Columbus, Ohio
900,000 population
Clean streams.
Strong neighborhoods.
EPA Region 5
The Scioto River with Columbus Skykline.
Photo courtesy of City of Columbus.
Columbus is the capital of Ohio and has a population of nearly 900,000. The
city operates separate sanitary, combined, and storm sewers that discharge to
the Scioto and Olentangy Rivers. The separate sanitary and combined sewer
systems connect to two wastewater treatment facilities that discharge into
the Scioto River. The river runs through the middle of downtown Columbus. In
2015, Columbus opened the "Scioto Mile"—a massive project to rehabilitate
the river that included habitat restoration, miles of trails, and 33 acres of new
Columbus agreed to eliminate SSOs and basement backups and to address CSOs in two separate consent orders,
filed with the Ohio Environmental Protection Agency (EPA) in 2002 and 2004. To meet all the consent order
requirements, the city developed a combined Wet Weather Management Plan (WWMP) in 2005, which had an
implementation cost of $2.5 billion over 30 years.
During heavy storms, stormwater and groundwater enter Columbus's sanitary
sewer system through cracks and improper connections (i.e., infiltration and
inflow). This leads to sewage releases in the form of sanitary sewer overflows
(SSOs) and backups into basements. In addition, large storms cause combined
sewer overflow (CSOs) and bypasses at the wastewater treatment facilities.
These overflows and bypasses lead to the discharge of sewage and partially
treated wastewater into the Scioto and Olentangy Rivers. Both wastewater
treatment facilities have permits that require the city to control these
discharges. Columbus also has a stormwater permit that requires the city to
implement a management plan to improve stormwater quality. All three permits
implement total maximum daily loads (TMDLs) for bacteria, nutrients, sediment,
and total suspended solids.
Integrated Planning in Action
In 2012, the city began an integrated planning process to update the 2005 WWMP and consider more beneficial
and cost-effective solutions to address SSOs, CSOs, and stormwater pollution. Columbus used a city-wide
engagement approach, called Blueprint Columbus, to educate residents about sewer overflows, get feedback on
proposed options, and improve outreach to homeowners. The city also created a community advisory panel to
provide guidance during the development of the plan. Planners developed and analyzed two options for updating
the 2005 WWMP:
¦ A "Blueprint" option that focused on reducing the sources of infiltration and inflow and implementing green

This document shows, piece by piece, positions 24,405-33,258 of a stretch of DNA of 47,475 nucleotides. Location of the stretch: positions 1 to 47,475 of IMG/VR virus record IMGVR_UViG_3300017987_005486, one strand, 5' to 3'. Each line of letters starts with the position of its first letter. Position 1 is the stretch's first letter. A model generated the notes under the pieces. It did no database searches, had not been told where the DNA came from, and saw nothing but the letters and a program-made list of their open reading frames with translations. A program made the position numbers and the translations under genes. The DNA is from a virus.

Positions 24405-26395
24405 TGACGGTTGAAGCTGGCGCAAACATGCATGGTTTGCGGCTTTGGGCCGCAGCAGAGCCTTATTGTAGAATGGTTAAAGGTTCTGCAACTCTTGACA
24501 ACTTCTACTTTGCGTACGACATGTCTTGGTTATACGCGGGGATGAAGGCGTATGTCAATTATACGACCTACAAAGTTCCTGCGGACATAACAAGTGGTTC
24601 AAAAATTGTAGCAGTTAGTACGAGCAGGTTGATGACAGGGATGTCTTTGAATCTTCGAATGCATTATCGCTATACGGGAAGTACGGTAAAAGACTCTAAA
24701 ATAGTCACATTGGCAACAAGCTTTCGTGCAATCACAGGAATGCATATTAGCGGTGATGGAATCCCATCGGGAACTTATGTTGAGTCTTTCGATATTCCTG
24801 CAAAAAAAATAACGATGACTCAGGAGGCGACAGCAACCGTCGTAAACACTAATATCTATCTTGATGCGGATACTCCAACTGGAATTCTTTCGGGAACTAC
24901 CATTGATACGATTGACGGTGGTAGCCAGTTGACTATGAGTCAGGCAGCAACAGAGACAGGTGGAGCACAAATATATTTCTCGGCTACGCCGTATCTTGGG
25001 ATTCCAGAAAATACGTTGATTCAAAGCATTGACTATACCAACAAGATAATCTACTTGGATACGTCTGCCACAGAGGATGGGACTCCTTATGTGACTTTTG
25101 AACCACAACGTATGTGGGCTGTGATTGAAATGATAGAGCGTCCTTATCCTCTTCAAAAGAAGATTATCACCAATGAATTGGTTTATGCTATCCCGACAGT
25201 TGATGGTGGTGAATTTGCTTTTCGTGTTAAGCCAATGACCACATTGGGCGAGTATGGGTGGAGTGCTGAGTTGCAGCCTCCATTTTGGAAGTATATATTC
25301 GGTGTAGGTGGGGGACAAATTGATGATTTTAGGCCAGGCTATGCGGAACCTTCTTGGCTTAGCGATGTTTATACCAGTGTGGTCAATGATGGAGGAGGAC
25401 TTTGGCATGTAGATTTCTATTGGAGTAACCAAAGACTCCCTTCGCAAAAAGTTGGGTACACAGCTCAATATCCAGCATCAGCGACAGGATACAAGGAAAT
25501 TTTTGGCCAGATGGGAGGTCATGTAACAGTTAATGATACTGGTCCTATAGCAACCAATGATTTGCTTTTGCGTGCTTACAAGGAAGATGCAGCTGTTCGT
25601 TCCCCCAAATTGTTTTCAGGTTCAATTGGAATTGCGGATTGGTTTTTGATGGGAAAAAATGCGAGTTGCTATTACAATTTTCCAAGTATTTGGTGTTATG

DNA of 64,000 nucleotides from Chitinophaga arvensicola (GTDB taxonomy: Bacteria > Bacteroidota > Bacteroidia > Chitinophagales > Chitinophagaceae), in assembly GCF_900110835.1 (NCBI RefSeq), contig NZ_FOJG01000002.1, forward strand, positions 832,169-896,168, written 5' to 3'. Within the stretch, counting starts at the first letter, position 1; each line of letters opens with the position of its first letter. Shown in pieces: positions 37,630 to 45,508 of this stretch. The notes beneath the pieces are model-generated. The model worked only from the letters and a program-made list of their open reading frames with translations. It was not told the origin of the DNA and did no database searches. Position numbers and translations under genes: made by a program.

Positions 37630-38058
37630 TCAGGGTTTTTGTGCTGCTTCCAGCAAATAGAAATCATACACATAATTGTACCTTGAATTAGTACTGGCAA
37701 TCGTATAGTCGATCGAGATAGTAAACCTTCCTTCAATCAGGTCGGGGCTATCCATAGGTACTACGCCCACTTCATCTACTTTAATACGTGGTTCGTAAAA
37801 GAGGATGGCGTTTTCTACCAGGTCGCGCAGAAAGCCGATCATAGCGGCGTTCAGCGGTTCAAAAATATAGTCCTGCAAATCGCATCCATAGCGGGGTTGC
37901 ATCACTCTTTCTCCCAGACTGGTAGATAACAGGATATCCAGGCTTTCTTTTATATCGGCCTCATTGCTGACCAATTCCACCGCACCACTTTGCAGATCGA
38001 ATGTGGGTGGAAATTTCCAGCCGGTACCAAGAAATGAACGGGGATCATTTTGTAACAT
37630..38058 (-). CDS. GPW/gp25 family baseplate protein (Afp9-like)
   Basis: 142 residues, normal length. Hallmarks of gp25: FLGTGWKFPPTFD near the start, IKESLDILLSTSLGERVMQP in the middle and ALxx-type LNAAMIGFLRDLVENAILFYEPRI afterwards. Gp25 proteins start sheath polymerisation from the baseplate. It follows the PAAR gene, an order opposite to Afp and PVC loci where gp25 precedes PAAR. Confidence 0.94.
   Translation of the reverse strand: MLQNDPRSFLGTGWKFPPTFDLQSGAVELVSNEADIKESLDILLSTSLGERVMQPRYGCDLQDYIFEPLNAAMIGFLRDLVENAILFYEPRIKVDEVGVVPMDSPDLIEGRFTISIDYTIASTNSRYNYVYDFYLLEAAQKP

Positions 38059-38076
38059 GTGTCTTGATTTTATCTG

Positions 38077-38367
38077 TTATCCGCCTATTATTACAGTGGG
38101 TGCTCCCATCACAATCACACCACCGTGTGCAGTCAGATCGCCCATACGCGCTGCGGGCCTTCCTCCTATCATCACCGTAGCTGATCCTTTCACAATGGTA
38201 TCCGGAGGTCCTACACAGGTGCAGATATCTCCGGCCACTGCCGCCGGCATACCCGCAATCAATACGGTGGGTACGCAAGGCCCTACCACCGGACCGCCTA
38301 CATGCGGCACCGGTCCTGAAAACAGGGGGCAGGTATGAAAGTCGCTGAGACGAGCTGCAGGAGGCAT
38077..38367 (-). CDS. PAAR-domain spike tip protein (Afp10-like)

infrastructure in certain areas of the city (see box on below).

¦ A "gray" option that focused on managing a likely
increase of flows overtime. This option would use
tunnels for excess storage, increase the size of
sewer pipes, and clean and line pipes to transport
and minimize sewer overflows.
Columbus first compared how well the options could
achieve compliance goals, additional water quality
improvements, regional economic benefits and job
creation, neighborhood benefits, and sustainability.
In addition to meeting all water quality compliance
obligations, green infrastructure in the Blueprint option
would achieve a greater reduction in overflows and
remove an estimated 342 tons of sediment each year.
Columbus also estimated that the city's investment in
maintaining private laterals would save homeowners
$453 million, and that the Blueprint option would create
more than 700 jobs over 20 years.
Next, Columbus evaluated how the cost of the two
options would affect water and sewer bills, particularly
for households with lower income. Analysis showed
that even with a faster 20-year implementation
schedule, the Blueprint and gray options would require
lower rate increases than the 2005 WWMP, which had
a 30-year schedule.
After considering implementation schedules, Columbus
tabulated how much each option would cost in total
over 20 years. The city determined that the Blueprint
option would be more expensive than the gray option.
However, it chose to invest the additional funds
because of the stormwater quality benefits and the
larger reduction in overflows that the Blueprint option
would achieve.
Columbus estimated that revising the 2005 WWMP
using the Blueprint option would require capital
costs of $1.74 billion, with an estimated operation and
maintenance cost of $60 million over 20 years (through
2035). The capital cost estimate includes $400 million
for some projects identified in the 2005 WWMP,
including adding a process to partially treat bypasses
at the wastewater treatment facility, and $1.3 billion
for new green infrastructure and infiltration and inflow
reduction projects.
In 2015, Columbus finalized its Integrated Plan and
2015 WWMP Update Report. The Ohio EPA approved
the plan that same year and incorporated it into one
of the city's existing wastewater treatment facility
permits. Columbus has made significant progress
in implementing the plan's "pillars," which include
installing more than 400 rain gardens along roadways
and parking lots, more than 30,000 square feet of
porous pavement, and 350 private sump pumps—along
with assessing more than 670 homes (25 percent of the
target number) for improvements to reduce infiltration
and inflow. As a result, the city experienced 30 percent
fewer SSOs in 2019 than in the previous year, despite
above-average precipitation.
Four Pillars of the Blueprint Option
¦	Installing green infrastructure (rain gardens and porous pavement) to
help slowly filter water
¦	Redirecting downspouts so runoff from roofs goes into the storm sewer
¦	Installing sump pumps to direct excess groundwater to the storm sewer
and keep it from getting into the sanitary sewer
¦	Lining pipes (specifically, "laterals" that connect homes to the sewer
main) to reduce infiltration through cracks
For more information, visit EPA's integrated planning Report to Congress webpage at:
EPA-832-F-21-020 I June 2021